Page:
Ms. Colwin has a point there. After reading this quote, I started to think about all of the different cuisines, food products, and recipes that rely on this versatile vegetable, which is technically a fruit. Tomatoes are simmered and stewed in Rome, Italy, but battered and deep fried in Rome, Georgia. They’ll be roasted in a Paris, France ratatouille, but finely chopped in a Paris, Texas pico de gallo. Tomato paste helps to thicken our sauces, and summer just wouldn’t be the same without big red bottles of tomato ketchup or barbecue sauce. Breakfast omelets, lunch BLTs, dinner casseroles–all of our meals are tastier when these vine-ripened dynamos are involved. Heck, I’ve even heard of people mixing tomato puree into their chocolate cake batter (Disclaimer: I have not tried this, so I cannot endorse this method.)
This is a particularly great time of year for tomatoes, yes, even in the produce-challenged Las Vegas grocery stores. California must have had a bumper crop this year, because our bins were overflowing with crimson Roma, cherry, hothouse, vine-ripened, and heirloom varietals, all reasonably priced, might I add. With the inflated price of groceries nowadays, when I do find produce that is both beautiful and that won’t break the bank, I’ll buy it and then figure out what to do with it later. In this case, I decided to make a big batch of tomato chutney, which would last us most of the summer, and that we could use as a different condiment alternative during our outdoor cooking endeavors.
With the addition of dried cranberries, cinnamon, and brown sugar, this chutney would also probably work really well in the fall, if you are lucky enough to have great tomatoes year-round. The cumin, ginger, and mustard seed add a little bit of Middle Eastern flavor, and the cayenne adds some heat. The flavors will only improve over time, as they blend, so make a big batch to keep available for your next burger night! Here are some tips for this versatile summer spread:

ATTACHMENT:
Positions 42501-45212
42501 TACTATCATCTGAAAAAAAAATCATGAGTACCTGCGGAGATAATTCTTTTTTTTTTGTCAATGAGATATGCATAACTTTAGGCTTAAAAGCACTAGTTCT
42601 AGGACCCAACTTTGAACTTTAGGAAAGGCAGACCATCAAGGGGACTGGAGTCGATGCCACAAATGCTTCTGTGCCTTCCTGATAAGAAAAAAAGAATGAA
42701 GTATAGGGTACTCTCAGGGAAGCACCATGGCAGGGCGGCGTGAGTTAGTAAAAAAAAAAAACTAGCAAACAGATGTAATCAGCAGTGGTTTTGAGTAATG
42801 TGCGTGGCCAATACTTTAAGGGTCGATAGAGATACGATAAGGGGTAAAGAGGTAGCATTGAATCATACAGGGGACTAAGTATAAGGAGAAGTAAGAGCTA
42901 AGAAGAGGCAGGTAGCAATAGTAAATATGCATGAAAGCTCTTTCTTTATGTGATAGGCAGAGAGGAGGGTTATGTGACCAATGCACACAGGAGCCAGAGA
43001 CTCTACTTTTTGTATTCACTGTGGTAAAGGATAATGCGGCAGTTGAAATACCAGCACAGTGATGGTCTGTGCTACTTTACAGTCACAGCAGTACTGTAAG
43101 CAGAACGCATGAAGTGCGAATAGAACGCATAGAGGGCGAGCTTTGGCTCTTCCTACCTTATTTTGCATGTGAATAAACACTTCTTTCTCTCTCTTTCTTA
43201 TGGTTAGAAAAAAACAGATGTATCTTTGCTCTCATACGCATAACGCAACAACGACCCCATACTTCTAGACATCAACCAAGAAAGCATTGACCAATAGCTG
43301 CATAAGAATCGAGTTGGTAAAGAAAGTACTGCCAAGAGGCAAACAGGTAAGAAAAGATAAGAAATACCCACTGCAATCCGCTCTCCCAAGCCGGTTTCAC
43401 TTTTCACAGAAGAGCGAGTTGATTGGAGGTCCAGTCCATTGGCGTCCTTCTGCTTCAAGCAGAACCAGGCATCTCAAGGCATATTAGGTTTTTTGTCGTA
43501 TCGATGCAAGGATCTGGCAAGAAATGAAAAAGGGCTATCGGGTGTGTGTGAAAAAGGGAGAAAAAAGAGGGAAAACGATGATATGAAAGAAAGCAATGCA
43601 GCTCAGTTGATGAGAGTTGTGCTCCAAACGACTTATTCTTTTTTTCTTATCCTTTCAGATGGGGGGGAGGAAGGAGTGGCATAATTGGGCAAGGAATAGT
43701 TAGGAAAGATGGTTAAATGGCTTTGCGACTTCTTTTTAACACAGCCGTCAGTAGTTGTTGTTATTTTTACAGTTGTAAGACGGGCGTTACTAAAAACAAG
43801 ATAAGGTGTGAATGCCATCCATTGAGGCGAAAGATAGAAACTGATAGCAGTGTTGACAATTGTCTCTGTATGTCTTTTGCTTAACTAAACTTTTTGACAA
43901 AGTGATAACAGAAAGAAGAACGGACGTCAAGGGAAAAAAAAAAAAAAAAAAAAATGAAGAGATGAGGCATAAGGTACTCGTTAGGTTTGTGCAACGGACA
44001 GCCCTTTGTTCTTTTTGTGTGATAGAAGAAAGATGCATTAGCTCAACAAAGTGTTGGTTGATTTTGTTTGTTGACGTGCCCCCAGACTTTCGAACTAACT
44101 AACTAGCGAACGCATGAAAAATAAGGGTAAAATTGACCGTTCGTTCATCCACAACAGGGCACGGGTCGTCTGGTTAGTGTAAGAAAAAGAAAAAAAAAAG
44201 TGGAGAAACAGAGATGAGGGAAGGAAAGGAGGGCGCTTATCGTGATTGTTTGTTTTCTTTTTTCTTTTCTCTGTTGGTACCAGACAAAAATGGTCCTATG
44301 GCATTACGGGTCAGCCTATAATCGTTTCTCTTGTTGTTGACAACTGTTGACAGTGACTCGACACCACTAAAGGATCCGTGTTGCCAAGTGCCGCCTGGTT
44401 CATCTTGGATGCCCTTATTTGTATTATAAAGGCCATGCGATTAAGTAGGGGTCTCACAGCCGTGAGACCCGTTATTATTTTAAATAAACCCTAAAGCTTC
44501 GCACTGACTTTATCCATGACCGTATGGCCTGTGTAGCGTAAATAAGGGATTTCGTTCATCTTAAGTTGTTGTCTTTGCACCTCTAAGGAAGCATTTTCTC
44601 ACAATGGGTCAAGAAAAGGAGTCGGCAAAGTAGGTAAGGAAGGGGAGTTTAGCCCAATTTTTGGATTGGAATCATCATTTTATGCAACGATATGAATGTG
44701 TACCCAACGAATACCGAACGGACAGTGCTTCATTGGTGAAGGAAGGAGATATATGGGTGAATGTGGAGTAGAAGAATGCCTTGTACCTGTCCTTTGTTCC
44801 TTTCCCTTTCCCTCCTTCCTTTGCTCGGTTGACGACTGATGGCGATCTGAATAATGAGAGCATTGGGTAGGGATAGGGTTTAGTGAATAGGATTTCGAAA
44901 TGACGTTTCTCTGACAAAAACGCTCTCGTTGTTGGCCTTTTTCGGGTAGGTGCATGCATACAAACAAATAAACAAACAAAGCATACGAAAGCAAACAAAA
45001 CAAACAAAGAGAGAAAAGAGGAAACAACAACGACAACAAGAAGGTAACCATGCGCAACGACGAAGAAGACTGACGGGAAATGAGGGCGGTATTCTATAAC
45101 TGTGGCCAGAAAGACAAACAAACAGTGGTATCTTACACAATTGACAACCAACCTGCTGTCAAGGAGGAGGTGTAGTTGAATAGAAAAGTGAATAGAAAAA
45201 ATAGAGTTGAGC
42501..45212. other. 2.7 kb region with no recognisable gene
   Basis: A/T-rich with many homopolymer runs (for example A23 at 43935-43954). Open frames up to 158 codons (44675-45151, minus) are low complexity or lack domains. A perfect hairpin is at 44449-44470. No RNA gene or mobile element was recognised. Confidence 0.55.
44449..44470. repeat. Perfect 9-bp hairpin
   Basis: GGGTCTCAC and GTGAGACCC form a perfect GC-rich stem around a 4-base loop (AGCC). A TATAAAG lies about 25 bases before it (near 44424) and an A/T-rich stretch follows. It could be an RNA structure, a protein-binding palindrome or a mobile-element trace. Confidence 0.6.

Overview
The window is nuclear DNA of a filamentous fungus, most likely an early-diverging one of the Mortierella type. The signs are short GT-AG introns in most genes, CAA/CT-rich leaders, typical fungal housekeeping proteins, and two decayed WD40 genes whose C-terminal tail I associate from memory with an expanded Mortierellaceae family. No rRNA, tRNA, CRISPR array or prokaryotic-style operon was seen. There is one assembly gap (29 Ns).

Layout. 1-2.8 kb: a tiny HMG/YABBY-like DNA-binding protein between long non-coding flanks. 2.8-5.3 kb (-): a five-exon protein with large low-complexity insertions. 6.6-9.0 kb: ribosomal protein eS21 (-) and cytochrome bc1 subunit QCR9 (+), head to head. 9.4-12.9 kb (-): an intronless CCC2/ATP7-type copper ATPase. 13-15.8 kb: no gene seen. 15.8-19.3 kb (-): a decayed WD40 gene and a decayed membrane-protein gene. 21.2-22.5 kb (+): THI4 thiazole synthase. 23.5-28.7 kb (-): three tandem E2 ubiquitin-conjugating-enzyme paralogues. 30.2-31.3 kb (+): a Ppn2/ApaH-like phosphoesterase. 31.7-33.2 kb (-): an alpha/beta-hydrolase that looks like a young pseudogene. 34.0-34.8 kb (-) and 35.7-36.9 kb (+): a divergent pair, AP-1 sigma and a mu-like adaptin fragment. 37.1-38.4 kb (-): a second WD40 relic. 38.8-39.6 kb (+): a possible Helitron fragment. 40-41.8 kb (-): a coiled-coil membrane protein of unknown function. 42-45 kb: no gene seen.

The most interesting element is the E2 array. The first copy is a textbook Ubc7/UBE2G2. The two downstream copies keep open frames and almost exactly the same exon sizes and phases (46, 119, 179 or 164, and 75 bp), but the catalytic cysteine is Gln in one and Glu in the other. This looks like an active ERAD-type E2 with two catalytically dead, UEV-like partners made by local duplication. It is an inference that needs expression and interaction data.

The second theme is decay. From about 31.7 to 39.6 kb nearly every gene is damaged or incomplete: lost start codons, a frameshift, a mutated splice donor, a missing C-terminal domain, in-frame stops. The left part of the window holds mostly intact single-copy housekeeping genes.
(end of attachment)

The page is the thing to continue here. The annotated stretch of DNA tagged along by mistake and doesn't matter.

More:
- If you don’t have vine-ripened tomatoes, you can use romas, hothouse, or even grape, as long as they are ripe and finely chopped.
- The dried cranberries can be replaced with dark or golden raisins, chopped dried figs, or even dried cherries.
- The chutney can be stored in the refrigerator for up to 2 months, tightly covered.
- This chutney is great spooned over burgers or grilled chicken, pork, or fish. It would also be good mixed with a little sour cream to make a dip for raw vegetables.
Vine-Ripened Tomato Chutney
Makes about 4 cups
3 cups finely chopped vine-ripened tomatoes
1 cup finely chopped red bell pepper
1 cup finely chopped red onion
1/2 cup dried cranberries
1/2 cup cider vinegar
1/4 cup sugar
1/4 cup packed brown sugar
2 tablespoons minced peeled fresh ginger
1 teaspoon salt
1/2 teaspoon ground cinnamon
1/2 teaspoon ground cumin
1/4 teaspoon ground allspice
1/8 teaspoon cayenne
Combine all of the ingredients in a large saucepan and bring the mixture to a boil. Reduce the heat and simmer the mixture for about 45 minutes or until thick, stirring frequently. Cool the chutney and then pour it into airtight containers.